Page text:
In the first week of March, about a half dozen staff from AIDS United flew to Minneapolis to host an institute focused on syringe services programs in the Midwest.
Over the course of two days, we had fruitful discussions with harm reduction organizations and local health departments on the best ways to provide much-needed services for people who use drugs, and how to do so in ways that respect their autonomy, adhere to best practices and are culturally competent.
At the time, we didn’t know that this would be the last plane trip that we would take for months due to the impending impact of COVID-19 across the United States.
We also didn’t know that the eyes of the nation and the world would soon be focused on a corner grocery store where George Floyd was brutally and unjustly murdered by a Minneapolis police officer.
Perhaps we can be forgiven for being surprised at the eruption of a once-in-a-century pandemic that would take more than 100,000 lives in the United States over the course of three months, but there can be no such excuse for a failure to anticipate the murder of Floyd. The wanton ending of an unarmed Black man’s life by law enforcement over the alleged attempt to use a counterfeit $20 bill was as predictable as the COVID-19 outbreak was unexpected.
When footage of Floyd’s death appeared across our smartphones and TV screens, the nation had yet to fully process the horror of Ahmaud Arbery’s lynching in Georgia or the weaponization of false white victimhood against Christian Cooper as he tried to peacefully bird-watch in Central Park in New York City.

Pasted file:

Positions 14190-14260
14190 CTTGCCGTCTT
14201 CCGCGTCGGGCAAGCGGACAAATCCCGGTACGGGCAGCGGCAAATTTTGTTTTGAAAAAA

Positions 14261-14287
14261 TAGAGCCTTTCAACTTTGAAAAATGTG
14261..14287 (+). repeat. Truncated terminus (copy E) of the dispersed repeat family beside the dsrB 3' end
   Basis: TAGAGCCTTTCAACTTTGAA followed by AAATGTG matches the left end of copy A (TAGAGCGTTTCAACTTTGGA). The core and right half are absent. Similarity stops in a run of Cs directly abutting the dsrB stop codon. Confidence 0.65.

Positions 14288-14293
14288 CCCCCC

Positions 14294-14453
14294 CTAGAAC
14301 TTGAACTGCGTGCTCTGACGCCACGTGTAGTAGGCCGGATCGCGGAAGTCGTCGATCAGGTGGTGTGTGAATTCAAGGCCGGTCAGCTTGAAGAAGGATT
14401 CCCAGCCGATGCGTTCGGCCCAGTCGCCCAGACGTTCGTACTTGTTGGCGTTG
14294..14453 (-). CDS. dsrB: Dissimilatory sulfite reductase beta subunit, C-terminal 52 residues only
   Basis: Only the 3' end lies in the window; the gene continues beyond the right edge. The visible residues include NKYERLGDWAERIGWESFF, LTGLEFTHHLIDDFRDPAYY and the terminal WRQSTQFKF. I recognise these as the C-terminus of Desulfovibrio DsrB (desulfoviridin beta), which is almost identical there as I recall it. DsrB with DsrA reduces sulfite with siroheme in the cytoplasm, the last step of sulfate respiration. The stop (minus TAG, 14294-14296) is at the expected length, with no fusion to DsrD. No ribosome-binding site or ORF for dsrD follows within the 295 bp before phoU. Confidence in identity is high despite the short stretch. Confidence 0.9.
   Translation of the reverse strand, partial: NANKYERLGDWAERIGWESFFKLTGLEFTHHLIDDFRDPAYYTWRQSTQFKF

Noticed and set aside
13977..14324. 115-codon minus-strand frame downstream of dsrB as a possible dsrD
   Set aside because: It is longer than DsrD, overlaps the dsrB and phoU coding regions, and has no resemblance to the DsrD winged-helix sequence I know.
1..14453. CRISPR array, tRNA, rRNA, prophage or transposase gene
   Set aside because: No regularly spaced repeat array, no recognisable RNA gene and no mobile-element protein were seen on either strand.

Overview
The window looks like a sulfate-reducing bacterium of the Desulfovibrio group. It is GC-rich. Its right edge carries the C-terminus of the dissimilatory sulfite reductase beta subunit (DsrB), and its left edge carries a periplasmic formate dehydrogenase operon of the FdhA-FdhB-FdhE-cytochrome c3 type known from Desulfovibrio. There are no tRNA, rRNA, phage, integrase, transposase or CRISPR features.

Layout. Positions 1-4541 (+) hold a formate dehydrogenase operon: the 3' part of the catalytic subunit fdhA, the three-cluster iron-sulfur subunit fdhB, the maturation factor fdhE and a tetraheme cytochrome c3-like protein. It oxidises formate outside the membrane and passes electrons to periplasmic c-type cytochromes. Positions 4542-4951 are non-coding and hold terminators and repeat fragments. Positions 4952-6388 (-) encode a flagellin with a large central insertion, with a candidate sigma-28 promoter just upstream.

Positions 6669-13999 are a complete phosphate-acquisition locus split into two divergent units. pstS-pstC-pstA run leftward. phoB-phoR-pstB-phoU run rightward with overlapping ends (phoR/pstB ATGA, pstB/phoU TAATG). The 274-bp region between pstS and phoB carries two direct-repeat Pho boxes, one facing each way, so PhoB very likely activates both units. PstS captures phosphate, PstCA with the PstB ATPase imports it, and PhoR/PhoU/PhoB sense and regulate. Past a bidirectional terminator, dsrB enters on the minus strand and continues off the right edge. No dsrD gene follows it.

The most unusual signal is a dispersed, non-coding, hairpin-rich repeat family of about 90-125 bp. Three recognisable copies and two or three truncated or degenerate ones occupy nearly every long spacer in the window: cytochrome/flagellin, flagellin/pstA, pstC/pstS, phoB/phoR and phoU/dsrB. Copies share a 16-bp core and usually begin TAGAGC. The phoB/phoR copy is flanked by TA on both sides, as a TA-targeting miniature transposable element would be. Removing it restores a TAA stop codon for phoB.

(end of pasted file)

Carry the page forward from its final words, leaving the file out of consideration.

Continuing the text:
For their part, the Black communities in Minneapolis and St. Paul were still reeling from the senseless murder of Philando Castile by police three years earlier and from their continued mistreatment at the hands of a fundamentally broken and racist system.
As a result, large swaths of the Twin Cities have been engulfed by both the literal and metaphoric fires of protest.
As HIV advocates, we have a responsibility to link arms with those in Minneapolis and across the country who are speaking out against police brutality and institutional racism.
The structural inequalities and racist systems that led to Floyd’s death by law enforcement are the same ones that are responsible for the obscenely high rate of death from COVID-19 in Black and brown communities in this country, and they are the same systems that have created a disproportionately Black and brown HIV epidemic in America.
In a statement, AIDS United’s CEO, Jesse Milan Jr., wrote, “Ending the HIV epidemic in the United States requires acknowledging, discussing and addressing the deep-seated and pervasive role racism plays in the country’s failure to achieve health equity, safety and fairness for all.”
As an organization, AIDS United pledges to continue placing racial justice at the core of everything we do and to work with other community-based organizations and HIV advocates to fight back against racist violence, racist systems and racist health disparities.